Big debt component in Qld Motorways bids

The four bidders seeking to buy the network of toll roads and bridges are set to borrow as much as 80 per cent of the $6bn purchase price.

The four bidding groups for Queensland Motorways may borrow as much as $4.8 billion or 80 per cent of a potential $6bn purchase price for the 70 kilometres of tolled roads, bridges and other infrastructure in and around Brisbane, reporting by Data Room has discovered.

Such a high ratio of debt to equity is unusual in an infrastructure deal, and is seen only when the asset is considered highly desirable with stable revenues. Debt more commonly makes up 60 per cent to 70 per cent of a deal.

Those familiar with Queensland Motorways says its near monopoly over traffic flow in Brisbane means stable traffic volumes of about 300,000 motor vehicles per day and this combined with the network’s rising revenue have given Australian, Asian, US and European banks confidence to finance a deal.

Banking groups are being finalised by each of the four bidding parties who are likely to fund 20 per cent of any purchase of Queensland Motorways with their own equity.

Final bids are due April 22 in a sale process being managed by Macquarie and UBS on behalf of QIC, which holds Queensland Motorways on behalf of Queensland’s Defined Benefits Funds. Queensland Motorways is valued at between $5bn and $6bn.

In the 12 months to June 30, 2013, Queensland Motorways’ revenue was $328 million, up from $314m in 2012 and up 17 per cent over two years.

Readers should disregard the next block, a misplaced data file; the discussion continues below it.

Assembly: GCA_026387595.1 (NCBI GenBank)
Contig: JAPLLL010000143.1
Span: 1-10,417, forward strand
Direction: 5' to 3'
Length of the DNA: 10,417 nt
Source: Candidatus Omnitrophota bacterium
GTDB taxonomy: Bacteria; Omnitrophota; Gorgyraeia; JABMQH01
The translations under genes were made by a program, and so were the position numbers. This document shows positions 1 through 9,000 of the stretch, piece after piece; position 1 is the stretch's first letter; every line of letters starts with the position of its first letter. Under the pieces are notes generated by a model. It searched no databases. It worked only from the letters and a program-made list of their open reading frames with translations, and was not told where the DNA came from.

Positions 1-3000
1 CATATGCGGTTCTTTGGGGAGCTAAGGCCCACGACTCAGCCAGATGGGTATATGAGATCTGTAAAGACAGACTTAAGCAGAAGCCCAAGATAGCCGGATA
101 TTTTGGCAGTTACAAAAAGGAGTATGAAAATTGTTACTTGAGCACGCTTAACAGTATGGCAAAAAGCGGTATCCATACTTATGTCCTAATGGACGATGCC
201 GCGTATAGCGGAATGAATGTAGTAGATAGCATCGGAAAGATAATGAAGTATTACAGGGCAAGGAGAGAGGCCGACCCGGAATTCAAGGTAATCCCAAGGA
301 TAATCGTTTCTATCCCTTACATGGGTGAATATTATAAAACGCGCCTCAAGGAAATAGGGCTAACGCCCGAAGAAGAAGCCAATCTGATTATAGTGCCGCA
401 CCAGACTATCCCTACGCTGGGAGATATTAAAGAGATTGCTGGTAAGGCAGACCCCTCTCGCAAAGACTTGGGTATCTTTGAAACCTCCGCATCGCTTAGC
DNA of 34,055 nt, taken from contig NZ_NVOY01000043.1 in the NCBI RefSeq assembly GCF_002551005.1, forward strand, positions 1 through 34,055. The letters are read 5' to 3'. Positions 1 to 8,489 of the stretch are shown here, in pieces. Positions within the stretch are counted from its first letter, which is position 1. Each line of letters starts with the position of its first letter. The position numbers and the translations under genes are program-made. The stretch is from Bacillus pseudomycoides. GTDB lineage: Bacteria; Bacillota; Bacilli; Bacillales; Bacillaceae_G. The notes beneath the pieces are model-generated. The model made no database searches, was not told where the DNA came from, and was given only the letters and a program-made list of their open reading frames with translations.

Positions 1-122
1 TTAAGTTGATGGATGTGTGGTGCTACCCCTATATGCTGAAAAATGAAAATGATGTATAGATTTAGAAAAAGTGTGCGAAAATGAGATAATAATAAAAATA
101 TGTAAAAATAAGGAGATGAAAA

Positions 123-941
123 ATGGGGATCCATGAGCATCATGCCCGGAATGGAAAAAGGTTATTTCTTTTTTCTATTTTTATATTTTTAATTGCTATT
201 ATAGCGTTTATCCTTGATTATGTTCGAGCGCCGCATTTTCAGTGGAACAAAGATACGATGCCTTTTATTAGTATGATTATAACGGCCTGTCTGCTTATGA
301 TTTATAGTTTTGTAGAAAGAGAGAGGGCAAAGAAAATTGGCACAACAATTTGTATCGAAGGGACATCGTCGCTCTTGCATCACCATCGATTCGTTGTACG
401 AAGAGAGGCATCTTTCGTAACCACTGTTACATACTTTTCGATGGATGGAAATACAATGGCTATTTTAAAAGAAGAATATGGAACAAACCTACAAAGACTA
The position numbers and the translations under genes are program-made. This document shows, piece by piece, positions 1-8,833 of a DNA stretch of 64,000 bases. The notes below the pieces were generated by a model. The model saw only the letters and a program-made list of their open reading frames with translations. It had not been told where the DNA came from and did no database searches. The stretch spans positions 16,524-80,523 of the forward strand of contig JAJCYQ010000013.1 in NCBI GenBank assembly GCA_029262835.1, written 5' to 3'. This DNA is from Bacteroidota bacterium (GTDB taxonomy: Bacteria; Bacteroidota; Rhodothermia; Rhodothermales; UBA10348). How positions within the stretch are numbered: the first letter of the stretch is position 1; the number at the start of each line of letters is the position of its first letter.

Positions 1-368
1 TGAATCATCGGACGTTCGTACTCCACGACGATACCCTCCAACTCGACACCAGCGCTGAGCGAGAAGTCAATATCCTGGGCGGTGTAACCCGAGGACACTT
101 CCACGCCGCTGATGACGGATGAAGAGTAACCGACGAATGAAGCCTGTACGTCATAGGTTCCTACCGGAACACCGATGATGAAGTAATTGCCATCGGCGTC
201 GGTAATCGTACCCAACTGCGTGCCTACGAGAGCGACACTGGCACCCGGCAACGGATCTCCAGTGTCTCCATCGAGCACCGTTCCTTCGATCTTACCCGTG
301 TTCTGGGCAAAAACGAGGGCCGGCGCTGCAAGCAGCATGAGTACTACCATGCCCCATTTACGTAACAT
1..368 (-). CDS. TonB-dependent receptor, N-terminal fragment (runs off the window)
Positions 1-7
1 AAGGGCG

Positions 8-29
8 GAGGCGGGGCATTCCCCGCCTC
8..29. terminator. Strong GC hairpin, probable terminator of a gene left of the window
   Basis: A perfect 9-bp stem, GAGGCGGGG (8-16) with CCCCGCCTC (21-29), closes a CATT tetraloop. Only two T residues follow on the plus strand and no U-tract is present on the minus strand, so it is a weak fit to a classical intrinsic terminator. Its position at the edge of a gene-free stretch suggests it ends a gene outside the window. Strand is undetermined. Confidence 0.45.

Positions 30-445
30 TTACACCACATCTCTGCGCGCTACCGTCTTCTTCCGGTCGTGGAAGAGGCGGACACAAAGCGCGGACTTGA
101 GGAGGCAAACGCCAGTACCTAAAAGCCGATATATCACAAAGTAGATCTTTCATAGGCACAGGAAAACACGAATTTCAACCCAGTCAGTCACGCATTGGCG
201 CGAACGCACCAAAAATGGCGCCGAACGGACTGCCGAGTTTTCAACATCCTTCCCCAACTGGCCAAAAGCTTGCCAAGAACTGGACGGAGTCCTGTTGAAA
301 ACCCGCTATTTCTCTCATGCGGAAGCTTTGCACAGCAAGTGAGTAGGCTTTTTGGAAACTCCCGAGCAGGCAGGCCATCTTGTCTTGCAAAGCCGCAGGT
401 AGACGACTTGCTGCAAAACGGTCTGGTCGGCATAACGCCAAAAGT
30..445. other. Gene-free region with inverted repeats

Toll road operator Transurban, superannuation fund AustralianSuper and a unit of Abu Dhabi’s sovereign wealth fund Tawreed Investments are one group bidding for Queensland Motorways. The group is being advised by Morgan Stanley and Goldman Sachs.

Melbourne-based investor and fund manager IFM, Canadian infrastructure investor Borealis and Singapore sovereign wealth fund GIC make up a second bidding group, advised by Rothschild.

Melbourne-based infrastructure investor Hastings, Spanish infrastructure operator and investor Abertis, the Kuwait Investment Authority and Dutch pension fund APG are a third group that is being advised by JPMorgan and RBC.

A group of Malaysian investors consisting of UEM, the country’s sovereign wealth fund Khazanah and the nation’s Provident Employees Fund are being advised by CIMB and Deutsche Bank.

(Reporting by Brett.Cole@businessspectator.com.au

Editing by Victoria.Thieberger@businessspectator.com.au )

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